People ask how is retirement, but I am not sure, yet. Not much has changed. I am not teaching this year, and I miss having classes and seeing students. So what have I been doing?
I am converting our PBL Clearinghouse (problem-based learning) from a pass-worded, secure site to an open access, Creative Commons site. We want to make it easy for anyone to access the large set of classroom-tested problems. We want a site that is easy to manage and that makes it much easier to post new problems. We have over 23,000 registered users, and we would like to engage more of these users in sharing their teaching materials. The site is here.
With colleagues at UD, I’ve been planning a winter workshop focused on problem-based learning. In the past, we have attracted faculty from around the country and from quite a few international locations, in addition to our core group of UD faculty. In case you are interested, you can find details here.
I have been working with my editor, Barbara Flanagan, at Bedford on revising materials in Writer’s Help 2.0, including fine-tuning the way things work. We’ve sold about 23,000 (there’s that number again) copies this year, with major continuing adoptions at Illinois, Washington, Georgia, Florida, and elsewhere–those are the flagship schools. Just as important are the community college adoptions and our success at various state schools. I’ve been working on interactive modules on such topics as concise style, documenting sources, and invention. You can find links to Writer’s Help on my links on this site.
I’ve been keeping up my posts to Bedford Bits, and starting to participate more actively in the new English Community at at Bedford/Macmillan. Bedford is working hard to maintain connections with the broad community of English teachers, including, of course, composition teachers.
I’ve been working on a project with Lilly pharmaceuticals, to improve the quality and efficiency of their clinical trial reports. These documents tend to bulk up as the company authors figure it’s better to include information than leave it out. One report we looked at was 88,000 pages, so you can get an idea of the challenge.
I finished a couple of external reviews of faculty dossiers for promotions at Kansas State and UT-Arlington. I’ve got a Rhetoric Review revise and resubmit waiting for my attention, and another book manuscript in revise and submit for Perspectives on Writing Series, from the WAC Clearinghouse, under the editorship of Susan McLeod. It’s amazing how much Web traffic the Clearinghouse generates and how many downloads of our books are generated. I’ve also been checking and correcting all broken links across the Clearinghouse, a task I’ve neglected for some time.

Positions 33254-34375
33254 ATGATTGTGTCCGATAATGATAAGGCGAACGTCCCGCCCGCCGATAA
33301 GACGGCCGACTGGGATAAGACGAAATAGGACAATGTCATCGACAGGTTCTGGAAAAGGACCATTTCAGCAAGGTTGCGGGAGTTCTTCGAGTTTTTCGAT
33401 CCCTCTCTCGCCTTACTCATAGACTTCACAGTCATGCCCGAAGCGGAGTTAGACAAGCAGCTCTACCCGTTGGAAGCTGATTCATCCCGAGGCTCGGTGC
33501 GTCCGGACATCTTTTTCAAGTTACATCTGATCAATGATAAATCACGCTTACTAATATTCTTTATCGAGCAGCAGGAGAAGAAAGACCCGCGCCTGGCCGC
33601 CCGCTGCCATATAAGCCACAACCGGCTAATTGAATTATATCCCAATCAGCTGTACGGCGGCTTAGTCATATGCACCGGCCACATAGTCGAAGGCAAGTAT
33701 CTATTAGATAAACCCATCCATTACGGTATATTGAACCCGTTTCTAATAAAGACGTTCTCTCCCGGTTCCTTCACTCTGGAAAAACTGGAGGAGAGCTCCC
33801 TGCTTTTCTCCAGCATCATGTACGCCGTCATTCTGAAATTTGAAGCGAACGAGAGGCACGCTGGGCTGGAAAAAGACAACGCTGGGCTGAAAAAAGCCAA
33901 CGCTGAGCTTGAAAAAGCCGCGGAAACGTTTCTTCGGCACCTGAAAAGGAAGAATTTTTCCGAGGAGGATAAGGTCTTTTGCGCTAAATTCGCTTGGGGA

I had a great site visit to Miami University of Ohio a couple weeks ago, as a member of their national advisory board to the Howe Writing Program. Kate Ronald will be retiring and they are currently searching for a new director–a great position. I also had excellent visits to the University of Illinois and Carthage College, to promote best instructional practices with Writer’s Help.
And, oh yeah, I’ve been doing more fishing in the mountain streams of New Mexico and working on my golf game. That sounds like retirement to me.
Teaching my final term
I’ll be teaching my final term at UD this spring. I’ll teach an introcomp course, as I have for many years, since the mid-Seventies. I am looking forward to using Version 2 of Writer’s Help, testing it out with students, figuring out what is working and what needs improvement. I’ve always enjoyed working with first-year students.
I’ll be team teaching two courses, a first year course for prospective mathematics secondary teachers. We are working under an NSF grant that allows us to learn math through technology, with a heavy emphasis on team-based problem solving and communication activities. It’s been a good experience, working with my colleague Alfinio Flores in Math.
My other course is also NSF funded, under the IGERT program, with an emphasis on the pharmaceutical and biotechnology industries. Our focus is Business, Ethics, and Communication in the Life Sciences. It’s our third go-round. We line up an industry partner and challenge teams of students with a real problem. Our PhD and MS students are from various scientific disciplines.
I have to work on my answer to questions about what I will do in retirement. I think I’ll save that for my next post…
Summer and Sabbatical
We are just finishing spring term and lucky me, I have a fall sabbatical. I’ve got some projects to work on, including new material for Writer’s Help. Two new WID chapters will include Writing in Art, and Technical and Professional Writing.
I’ll be doing a project with Greg Cuppan, my consulting partner on pharmaceutical work, that takes a look at the current state of the industry and documentation practices.